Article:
When an individual has limited movement, it may be difficult for him to wash some parts of his body. To aid in this process, one can use a long-handled sponge. The sponge holds soap and water and releases it with little needed pressure. A large sponge may be used to wash large areas such as the back, legs, and feet. A small sponge with a brush may be used for getting between body spaces such as under nails and between toes.

It may also be difficult for a stroke patient to access soap. Squeeze bottles and soap pumps may be easier to use than bar soap, which is slick and can easily be dropped. These containers can be secured with suction pads, Velcro or in some cases, mounted directly to the walls. Once these containers are stabilized, the soap can be dispensed using only one hand. In order to ensure that towels can be easily accessed, they should be located at heights that are best suited for the individual. A lower bar or additional hooks may be necessary.

Using the Toilet

Many of the same problems a stroke patient may face when entering the bathtub or shower are associated with using the toilet. Therefore, the similar use of a cane, walker, wheelchair, scooter, handrails, or grab bars can help an individual to stabilize herself when sitting on and getting up from the toilet. In addition, the floor surrounding the toilet should not be slick. If bath rugs are in front of a toilet, they should have some sort of backing to prevent sliding, such as non-skid tape.

Changing the height of the toilet may make using the toilet less difficult. A raised toilet seat or a toilet seat riser reduces the distance from a standing to sitting position so a person does not have to squat or bend down as far to reach the seat. Risers are usually made of plastic and can be placed on top of the toilet seat or between the seat and toilet rim. Some have grab bars attached or are part of a commode chair.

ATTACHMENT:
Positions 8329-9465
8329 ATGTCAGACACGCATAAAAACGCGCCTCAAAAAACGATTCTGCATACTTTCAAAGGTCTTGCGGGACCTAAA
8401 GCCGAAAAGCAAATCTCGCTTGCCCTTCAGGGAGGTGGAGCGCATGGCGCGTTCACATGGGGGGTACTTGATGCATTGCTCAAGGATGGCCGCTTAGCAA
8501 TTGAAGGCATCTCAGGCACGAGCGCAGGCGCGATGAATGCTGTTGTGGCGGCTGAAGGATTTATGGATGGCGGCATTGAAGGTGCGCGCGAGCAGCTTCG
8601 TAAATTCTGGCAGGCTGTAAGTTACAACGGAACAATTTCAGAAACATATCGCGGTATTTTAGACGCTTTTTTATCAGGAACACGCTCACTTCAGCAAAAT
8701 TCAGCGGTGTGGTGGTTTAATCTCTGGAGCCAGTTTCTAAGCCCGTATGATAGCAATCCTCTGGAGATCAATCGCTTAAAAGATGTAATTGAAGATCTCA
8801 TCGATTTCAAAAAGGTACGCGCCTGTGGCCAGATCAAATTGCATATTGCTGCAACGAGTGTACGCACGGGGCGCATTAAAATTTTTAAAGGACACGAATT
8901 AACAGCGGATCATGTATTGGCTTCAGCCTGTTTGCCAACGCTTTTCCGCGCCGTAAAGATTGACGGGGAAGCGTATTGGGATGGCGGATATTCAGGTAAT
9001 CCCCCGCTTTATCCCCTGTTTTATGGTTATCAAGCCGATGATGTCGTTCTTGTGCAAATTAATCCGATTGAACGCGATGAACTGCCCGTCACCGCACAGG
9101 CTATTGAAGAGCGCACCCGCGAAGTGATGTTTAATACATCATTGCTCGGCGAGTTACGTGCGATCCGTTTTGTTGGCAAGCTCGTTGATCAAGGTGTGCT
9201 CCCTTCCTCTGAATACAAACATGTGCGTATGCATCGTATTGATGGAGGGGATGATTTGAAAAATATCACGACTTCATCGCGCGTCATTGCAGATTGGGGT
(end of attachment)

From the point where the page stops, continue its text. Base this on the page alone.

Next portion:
A three-in-one commode chair has three features: a raised seat, grab bars on both sides of the chair, and a removable bucket. This proves to be very useful for an individual who has difficulty getting to the bathroom, as it can be kept nearby the bed or sitting area. The grab bars on either side can prevent a person from falling and also can be used to push up on or lower the body down to the seat. This combination chair can also be used over an existing toilet with the bucket removed.

Because accidents due to incontinence are often unavoidable, it is a good idea to keep a pair of clean garments in all bathrooms. Stroke survivors may also feel more comfortable if they wear disposable under-garments.

Using the Bathroom Sink

Faucets are often easier to use when the handles are lever handles, which allow a person to turn water on and off with a fist or arm movement. Finger movements and grasping is often difficult for stroke survivors, so handles that require these types of movements may need to be replaced.

A person in a wheelchair will find it difficult to reach the sink unless the sink is a cut-out or roll under sink, which provides room for legs underneath the seat while in a seated position. Someone who uses a walker or cane may find it helpful to use a roll under sink so they can sit on a chair while at the bathroom sink. A cabinet under a sink may be removed to provide the space. In addition, pipes should be covered or insulated to avoid leg burns.

Someone who is forced to use only one hand will find it difficult to use items such as nail brushes and soap bottles. Suction pads can be used to hold tools in place on a counter top. Using the suction pad as a stabilizer reduces the need for using a hand to hold the object. Squeeze bottles and soap pumps may be easier to use than products’ original containers. Brushing teeth can be made easier by increasing the size of the toothbrush handle and using a flip-top for dispensing toothpaste. A toothpaste squeezer may also be helpful for people with limited grasping ability.

To ensure that the individual is able to set the water to the correct temperature, it may be useful to mark the desired settings just as one with limited vision or feeling would do for their bath faucet. When shaving, an electric razor may be easier to handle and safer than a regular razor.